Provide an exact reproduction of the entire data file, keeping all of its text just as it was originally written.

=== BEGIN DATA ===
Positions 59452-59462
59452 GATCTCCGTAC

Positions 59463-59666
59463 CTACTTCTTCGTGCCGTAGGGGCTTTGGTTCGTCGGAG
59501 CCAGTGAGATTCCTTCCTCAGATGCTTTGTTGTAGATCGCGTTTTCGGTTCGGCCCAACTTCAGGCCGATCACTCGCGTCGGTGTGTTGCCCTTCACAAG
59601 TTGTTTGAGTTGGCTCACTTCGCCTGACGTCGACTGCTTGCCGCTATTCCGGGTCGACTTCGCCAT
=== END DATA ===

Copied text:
Positions 59452-59462
59452 GATCTCCGTAC

Positions 59463-59666
59463 CTACTTCTTCGTGCCGTAGGGGCTTTGGTTCGTCGGAG
59501 CCAGTGAGATTCCTTCCTCAGATGCTTTGTTGTAGATCGCGTTTTCGGTTCGGCCCAACTTCAGGCCGATCACTCGCGTCGGTGTGTTGCCCTTCACAAG
59601 TTGTTTGAGTTGGCTCACTTCGCCTGACGTCGACTGCTTGCCGCTATTCCGGGTCGACTTCGCCAT